It is common practice for police to ask drivers to perform field sobriety tests when they suspect the driver may be under the influence of alcohol.
Many drivers do not know that they are under no legal obligation to submit to testing.
Types of field sobriety tests
There are three standardized types of field sobriety tests:
- The walk-and-turn test requires you to walk in a straight line with one foot in front of the other, turn around and walk back in the same manner.
- The horizontal game nystagmus test entails the officer holding up an object and requiring you to follow it with your eyes only as the officer moves it left and right.
- The one-leg stand test requires you to stand on one leg with the other six inches above the ground and count to 30.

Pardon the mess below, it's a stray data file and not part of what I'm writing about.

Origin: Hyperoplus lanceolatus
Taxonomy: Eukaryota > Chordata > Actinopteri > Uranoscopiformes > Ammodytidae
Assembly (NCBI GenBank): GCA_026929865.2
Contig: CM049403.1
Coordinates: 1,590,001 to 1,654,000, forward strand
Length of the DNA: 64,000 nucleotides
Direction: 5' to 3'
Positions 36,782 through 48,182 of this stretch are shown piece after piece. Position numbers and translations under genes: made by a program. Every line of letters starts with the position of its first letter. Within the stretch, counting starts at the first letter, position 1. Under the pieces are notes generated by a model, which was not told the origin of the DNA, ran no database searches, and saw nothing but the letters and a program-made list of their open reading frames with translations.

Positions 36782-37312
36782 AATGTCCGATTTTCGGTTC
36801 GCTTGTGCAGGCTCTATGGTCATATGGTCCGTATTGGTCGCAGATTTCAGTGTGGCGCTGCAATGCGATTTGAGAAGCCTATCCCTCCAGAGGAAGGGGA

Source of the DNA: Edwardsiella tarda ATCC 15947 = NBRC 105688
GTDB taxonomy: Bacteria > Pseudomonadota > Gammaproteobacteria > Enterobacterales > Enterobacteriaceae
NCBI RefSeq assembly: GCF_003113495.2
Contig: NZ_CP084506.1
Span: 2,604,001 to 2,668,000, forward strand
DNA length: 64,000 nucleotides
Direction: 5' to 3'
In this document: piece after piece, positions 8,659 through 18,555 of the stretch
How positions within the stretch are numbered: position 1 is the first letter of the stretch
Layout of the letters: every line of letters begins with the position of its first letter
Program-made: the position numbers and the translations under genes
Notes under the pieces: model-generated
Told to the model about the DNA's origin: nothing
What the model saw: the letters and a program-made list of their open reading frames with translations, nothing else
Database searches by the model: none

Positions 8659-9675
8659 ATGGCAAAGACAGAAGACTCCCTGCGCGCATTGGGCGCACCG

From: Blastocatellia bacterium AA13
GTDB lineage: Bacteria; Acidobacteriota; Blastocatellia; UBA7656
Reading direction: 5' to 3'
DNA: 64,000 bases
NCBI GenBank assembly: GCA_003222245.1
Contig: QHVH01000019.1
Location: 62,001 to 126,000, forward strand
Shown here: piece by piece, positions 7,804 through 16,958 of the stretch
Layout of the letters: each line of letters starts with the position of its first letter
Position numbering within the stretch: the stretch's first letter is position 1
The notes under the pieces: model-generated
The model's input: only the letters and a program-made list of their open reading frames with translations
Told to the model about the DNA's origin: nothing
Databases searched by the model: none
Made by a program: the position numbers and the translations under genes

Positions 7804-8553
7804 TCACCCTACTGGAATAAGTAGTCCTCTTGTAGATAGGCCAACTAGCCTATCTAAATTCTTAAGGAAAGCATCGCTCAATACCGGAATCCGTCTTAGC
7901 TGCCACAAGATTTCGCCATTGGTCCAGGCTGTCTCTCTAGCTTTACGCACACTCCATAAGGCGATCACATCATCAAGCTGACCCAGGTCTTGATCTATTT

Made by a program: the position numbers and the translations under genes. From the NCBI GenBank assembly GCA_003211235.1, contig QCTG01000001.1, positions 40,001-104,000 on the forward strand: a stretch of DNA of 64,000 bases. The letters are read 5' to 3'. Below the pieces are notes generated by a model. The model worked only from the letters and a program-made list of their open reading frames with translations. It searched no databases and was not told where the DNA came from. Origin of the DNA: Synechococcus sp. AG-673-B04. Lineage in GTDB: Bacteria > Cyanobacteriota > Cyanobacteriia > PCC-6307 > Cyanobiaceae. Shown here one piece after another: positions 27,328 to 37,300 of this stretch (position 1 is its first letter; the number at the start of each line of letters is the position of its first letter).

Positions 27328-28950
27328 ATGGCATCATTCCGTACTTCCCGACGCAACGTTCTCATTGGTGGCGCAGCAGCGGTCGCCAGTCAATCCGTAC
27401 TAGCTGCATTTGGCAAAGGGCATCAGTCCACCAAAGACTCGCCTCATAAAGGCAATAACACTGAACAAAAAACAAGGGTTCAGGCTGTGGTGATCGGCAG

Additionally, they will likely ask you to submit to a chemical test, typically a breath test.
How they use field sobriety tests
The most common way they use the results of field sobriety tests is to prove you appeared intoxicated, even if the breath test did not warrant a BAC high enough to show impairment.
Refusing a field sobriety test
Most defense attorneys will tell you to refuse field sobriety testing because the results are often questionable, even when a person is completely sober. For example, not everyone can stand on one leg for 30 seconds, regardless of impairment.
Refusing a field sobriety test could still result in an arrest, but the officers will have less evidence to use against you.